Curran: Chief Technology Officer a priority

Clare Curran, in a keynote address at NetHui 2017 as new Minister of Broadcasting, Communications and Digital Media and Government Digital Services, has promoted the need for a Chief Technology Officer.

She also emphasised the need for ‘digital inclusion’.

20/20 Trust:  Digital inclusion: “We must never leave anyone behind” – Hon. Clare Curran

In her  wide ranging speech – her first keynote speech as Minister – Clare Curran covered many digital issues, with one strong and consistent thread being digital inclusion and addressing the rise of digital inequality in NZ.

She said that being open and transparent, diverse, open for debate,  future-focused, solution-focused and collaborative were attributes of InternetNZ’s NetHui – she has participated in virtually every one – that the new government hopes to emulate and she intends to demonstrate.

Lack of home internet access highest factor in social deprivation

Talking about the digital divide (39 mins into video), she highlighted that Otago University’s Social  Deprivation Index has identified the lack of home access as the highest weighted factor affecting social deprivation for working age Kiwis.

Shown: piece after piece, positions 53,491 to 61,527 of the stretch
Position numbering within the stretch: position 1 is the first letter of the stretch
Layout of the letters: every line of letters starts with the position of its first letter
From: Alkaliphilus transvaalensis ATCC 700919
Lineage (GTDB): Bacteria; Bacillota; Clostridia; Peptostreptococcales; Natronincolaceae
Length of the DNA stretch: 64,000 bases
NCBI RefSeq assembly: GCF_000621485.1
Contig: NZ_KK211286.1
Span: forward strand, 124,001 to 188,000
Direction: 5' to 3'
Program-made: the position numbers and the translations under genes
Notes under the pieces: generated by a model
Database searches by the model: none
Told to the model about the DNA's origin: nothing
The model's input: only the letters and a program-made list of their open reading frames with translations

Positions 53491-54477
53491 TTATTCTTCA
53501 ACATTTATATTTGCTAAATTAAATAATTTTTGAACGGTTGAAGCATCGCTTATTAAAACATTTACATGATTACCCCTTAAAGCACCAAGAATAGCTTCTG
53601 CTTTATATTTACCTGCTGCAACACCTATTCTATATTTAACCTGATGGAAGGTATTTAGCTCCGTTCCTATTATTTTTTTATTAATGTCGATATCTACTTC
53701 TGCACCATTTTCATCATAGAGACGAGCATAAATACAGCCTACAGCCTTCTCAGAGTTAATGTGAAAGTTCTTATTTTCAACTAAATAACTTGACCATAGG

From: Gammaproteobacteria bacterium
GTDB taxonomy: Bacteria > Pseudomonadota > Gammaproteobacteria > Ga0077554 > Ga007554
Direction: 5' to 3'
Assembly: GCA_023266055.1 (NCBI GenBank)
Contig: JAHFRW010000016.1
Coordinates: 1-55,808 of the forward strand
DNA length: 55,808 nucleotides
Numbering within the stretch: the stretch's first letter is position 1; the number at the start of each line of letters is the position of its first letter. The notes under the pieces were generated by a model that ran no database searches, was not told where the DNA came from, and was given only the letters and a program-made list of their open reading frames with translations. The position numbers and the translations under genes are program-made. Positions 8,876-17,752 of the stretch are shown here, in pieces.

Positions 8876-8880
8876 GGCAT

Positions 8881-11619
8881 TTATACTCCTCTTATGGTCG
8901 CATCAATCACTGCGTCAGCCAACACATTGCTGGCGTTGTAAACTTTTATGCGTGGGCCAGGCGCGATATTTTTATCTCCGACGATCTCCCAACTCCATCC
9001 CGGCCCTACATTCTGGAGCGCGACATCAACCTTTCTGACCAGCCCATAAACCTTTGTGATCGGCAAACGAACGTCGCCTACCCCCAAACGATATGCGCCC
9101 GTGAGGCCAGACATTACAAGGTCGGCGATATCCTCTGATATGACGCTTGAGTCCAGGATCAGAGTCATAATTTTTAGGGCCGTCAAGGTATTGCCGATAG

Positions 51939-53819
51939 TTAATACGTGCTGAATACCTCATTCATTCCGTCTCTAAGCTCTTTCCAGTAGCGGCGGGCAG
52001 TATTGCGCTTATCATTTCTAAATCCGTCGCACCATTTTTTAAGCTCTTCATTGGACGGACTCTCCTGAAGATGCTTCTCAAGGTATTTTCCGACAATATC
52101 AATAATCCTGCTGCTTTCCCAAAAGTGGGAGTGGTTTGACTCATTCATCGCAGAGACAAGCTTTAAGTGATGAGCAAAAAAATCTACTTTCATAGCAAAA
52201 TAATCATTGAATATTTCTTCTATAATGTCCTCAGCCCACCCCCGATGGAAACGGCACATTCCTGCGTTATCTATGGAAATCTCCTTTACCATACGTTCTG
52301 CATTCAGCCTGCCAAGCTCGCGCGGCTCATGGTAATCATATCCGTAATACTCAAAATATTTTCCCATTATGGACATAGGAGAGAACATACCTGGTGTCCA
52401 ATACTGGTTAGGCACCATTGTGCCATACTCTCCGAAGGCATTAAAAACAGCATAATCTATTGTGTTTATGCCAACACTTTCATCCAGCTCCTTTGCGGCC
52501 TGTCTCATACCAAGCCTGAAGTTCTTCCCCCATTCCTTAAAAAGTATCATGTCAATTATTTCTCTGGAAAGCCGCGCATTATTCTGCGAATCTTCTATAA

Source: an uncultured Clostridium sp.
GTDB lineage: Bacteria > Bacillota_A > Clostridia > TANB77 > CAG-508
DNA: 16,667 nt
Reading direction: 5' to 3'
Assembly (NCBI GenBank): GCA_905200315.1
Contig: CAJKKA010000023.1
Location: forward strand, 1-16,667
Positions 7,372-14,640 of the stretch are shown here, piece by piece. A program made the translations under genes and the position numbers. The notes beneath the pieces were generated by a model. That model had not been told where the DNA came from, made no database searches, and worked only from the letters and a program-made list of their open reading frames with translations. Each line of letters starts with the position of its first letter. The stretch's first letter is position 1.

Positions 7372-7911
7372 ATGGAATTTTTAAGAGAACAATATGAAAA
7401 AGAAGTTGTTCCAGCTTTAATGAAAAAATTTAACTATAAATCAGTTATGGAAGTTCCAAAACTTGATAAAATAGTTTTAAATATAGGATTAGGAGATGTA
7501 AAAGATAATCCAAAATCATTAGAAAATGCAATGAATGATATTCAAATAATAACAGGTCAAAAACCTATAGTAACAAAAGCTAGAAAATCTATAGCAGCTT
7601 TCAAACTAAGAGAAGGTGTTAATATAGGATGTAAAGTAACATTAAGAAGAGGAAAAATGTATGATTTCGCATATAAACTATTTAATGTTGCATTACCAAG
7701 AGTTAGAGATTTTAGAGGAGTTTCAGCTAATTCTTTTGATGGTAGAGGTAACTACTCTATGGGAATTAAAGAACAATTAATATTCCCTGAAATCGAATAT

1 in 5 Kiwis are no or low users of the internet

The World Internet Project report estimates that 19-20% of New Zealanders are no or low net users – that is 1 in 5. Affordability was a key issue (42 mins). Acknowledging the work of the 20/20 Trust, Computers in Homes, Spark Jump and other charitable initiatives, she went on to say “We don’t need to, and cannot afford to, exclude anyone from the benefits of digital connectivity. …. New Zealanders must have access to technology as a right.  …  our aim is to close the Digital Divide by 2020. ”  Digital inclusion, innovation and economic development could all be done.  … “We must never leave anyone behind.”